One year ago, father Charles S. was on the verge of giving up his 12 year old son Thadius.
Despite his best efforts, the single father felt he had exhausted all other options. His son’s behavioral challenges had escalated to almost daily altercations and other community based services couldn’t provide the intensity of support that Thadius needed.
After Thadius’ school recommended that he be designated as a Person In Need of Supervision (PINS), Charles took matters into his own hands, voluntarily referring his son to Family Court. It was this action that finally brought the family the resources they needed.
Parent Partner Jennifer Pedersen — a specialist in children’s educational rights from advocating for her own daughter—worked with Charles to make a plan. After hearing that Thadius was physically restrained by school staff, repeatedly suspended, and that Charles feared his son might hurt himself or someone else, Jennifer knew they needed to act quickly.
Within one week, Charles documented his son’s educational needs, wrote to his son’s teachers, principal, and the superintendent, and organized a meeting for a new behavioral plan for Thadius. With our guidance, Charles advocated for his son’s rights, learned to communicate effectively with the school system and, in this process, felt better about his ability to raise his child. Charles agrees that Thadius is a true success story.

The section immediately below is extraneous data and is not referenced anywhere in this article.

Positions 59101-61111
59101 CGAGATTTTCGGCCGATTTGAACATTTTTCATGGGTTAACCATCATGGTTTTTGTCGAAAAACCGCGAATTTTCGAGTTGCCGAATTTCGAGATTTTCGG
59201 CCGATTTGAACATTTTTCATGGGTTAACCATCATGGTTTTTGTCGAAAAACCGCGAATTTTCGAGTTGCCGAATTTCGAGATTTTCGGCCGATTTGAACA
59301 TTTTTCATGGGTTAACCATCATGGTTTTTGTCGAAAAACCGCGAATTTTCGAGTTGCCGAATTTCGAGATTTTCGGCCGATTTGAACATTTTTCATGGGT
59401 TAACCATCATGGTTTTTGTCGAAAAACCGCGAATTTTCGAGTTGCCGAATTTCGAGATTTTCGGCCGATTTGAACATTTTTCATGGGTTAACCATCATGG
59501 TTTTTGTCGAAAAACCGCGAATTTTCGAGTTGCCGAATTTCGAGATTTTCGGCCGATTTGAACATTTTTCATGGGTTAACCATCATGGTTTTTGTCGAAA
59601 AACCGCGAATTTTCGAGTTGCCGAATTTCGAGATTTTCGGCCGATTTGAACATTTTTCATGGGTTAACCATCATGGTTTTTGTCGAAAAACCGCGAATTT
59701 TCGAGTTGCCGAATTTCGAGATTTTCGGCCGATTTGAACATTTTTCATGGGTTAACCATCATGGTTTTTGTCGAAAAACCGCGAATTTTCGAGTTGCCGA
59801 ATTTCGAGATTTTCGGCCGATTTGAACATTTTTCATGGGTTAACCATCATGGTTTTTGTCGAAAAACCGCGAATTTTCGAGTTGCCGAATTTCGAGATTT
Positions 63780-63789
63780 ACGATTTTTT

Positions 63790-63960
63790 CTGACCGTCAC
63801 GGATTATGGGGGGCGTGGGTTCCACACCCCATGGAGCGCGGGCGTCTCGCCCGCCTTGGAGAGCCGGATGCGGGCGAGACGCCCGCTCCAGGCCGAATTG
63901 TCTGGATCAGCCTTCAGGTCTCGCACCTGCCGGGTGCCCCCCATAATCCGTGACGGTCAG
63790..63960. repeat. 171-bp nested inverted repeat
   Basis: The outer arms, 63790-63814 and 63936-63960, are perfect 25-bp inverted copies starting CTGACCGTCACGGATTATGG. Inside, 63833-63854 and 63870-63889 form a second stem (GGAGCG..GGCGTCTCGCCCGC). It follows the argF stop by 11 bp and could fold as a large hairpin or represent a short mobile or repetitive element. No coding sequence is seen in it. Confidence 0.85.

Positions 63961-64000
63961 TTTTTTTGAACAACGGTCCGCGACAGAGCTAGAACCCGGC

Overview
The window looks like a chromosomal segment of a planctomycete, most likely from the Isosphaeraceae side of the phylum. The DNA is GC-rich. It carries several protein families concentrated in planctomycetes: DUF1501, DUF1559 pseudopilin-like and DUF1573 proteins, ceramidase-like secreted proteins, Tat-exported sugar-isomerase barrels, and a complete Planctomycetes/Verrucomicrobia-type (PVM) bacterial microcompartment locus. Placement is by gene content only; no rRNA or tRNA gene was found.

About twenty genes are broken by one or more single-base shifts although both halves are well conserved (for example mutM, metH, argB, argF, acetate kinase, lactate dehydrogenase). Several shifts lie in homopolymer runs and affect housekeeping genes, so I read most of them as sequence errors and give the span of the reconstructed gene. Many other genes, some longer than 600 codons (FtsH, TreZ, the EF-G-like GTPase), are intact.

“Kids Oneida made him feel like he was somebody again. They helped him rediscover his self-worth and confidence. His attitude changed toward himself, others, and me.”
Today, Charles has taken his advocacy to the next level, setting up meetings with local and state system leaders to help them understand the importance of intensive, community-based services like Kids Oneida.